Astley's (which the Persian princes call the "opera of the horse") was the Khan's next resort; and as the feats of horsemanship there exhibited did not require any great proficiency in the English language to render them intelligible, he appears to have been highly amused and gratified, and gives a long description of all he saw there, which would not present much of novelty to our readers. He was also taken by some of his acquaintance to see the industrious fleas in the Strand; but this exhibition, which accorded unbounded gratification to the grandsons of Futteh Ali Shah, seems to have been looked upon by the khan rather with contempt, as a marvellous piece of absurdity. "Would any one believe that such a sight as this could possibly be witnessed any where in the world? but, having personally seen it, I cannot altogether pass it over." But the then unfinished Thames Tunnel, which he had the advantage of visiting in company with Mr Brunel, appears to have impressed his mind more than any other public work which he had seen; and his remarks upon it show, that he was at pains to make himself accurately acquainted with the nature and extent of the undertaking, the details of which he gives with great exactness. "But," he concludes, "it is impossible to convey in words an adequate idea of the labour that must have been spent upon this work, the like of which was never before attempted in any country. The emperors of Hindustan, who were monarchs of so many extensive provinces, and possessed such unlimited power and countless treasures, desired a bridge to be thrown across the Jumna to connect Delhi with the city of Shahdarah—yet an architect could not be found in all India who could carry this design into execution. Yet here a few merchants formed a company, and have executed a work infinitely transcending that of the most elaborate bridge ever built. In the first instance, as I was given to understand, they applied to Government for leave to construct a bridge at the same spot, but as it was objected that this would impede the navigation of the river, they formed the design, at the suggestion of the talented engineer above mentioned, of actually making their way across the river underground, and commenced this great work in spite of the general opinion of the improbability of success."[7]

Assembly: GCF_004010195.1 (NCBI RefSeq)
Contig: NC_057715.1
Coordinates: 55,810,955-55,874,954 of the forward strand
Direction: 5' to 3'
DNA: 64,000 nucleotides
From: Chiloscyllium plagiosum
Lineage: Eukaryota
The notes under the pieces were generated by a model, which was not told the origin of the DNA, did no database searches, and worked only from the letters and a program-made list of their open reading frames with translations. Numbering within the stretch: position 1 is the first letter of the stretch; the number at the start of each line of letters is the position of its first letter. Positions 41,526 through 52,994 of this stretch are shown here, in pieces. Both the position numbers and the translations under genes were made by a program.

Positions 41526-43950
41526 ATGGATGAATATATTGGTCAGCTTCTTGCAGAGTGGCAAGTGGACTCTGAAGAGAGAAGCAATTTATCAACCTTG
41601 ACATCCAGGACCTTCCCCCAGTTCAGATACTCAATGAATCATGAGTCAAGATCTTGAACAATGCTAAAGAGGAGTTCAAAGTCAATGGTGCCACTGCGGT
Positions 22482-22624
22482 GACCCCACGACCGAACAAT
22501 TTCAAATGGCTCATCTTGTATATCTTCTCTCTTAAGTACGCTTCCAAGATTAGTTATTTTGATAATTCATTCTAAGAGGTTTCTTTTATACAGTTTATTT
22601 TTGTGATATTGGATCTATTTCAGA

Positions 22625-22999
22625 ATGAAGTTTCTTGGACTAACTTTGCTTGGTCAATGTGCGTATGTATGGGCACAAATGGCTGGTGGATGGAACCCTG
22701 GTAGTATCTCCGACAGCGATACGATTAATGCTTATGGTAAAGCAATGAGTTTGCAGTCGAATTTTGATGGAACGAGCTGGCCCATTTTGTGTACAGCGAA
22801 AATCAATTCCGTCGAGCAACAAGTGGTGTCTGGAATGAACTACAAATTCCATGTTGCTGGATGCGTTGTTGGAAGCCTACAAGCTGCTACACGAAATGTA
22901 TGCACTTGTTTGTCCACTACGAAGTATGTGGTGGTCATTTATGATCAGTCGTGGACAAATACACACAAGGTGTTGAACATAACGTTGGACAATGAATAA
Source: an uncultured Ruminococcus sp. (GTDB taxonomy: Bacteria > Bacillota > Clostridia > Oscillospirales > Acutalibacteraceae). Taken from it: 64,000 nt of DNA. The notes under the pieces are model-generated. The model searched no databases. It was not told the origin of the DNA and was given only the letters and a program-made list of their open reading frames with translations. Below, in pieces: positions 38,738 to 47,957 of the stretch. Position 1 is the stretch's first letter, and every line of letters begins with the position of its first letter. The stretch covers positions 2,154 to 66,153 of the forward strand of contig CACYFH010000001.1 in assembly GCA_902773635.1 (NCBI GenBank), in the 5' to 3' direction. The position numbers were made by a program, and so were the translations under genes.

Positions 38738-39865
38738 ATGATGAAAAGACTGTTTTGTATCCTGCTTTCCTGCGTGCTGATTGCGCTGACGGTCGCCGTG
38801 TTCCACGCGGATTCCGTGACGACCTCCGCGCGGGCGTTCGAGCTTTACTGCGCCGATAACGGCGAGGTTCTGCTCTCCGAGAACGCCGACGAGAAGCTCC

[7] The Parsees, in their account of the Tunnel, mention a fact now not generally remembered, that the attempt was far from a new one:—"In 1802, a Cornish miner having been selected for the purpose, operations were commenced 330 feet from the Thames, on the Rotherhithe side. Two or three different engineers were engaged, and the affair was nearly abandoned, till in 1809 it was quite given up."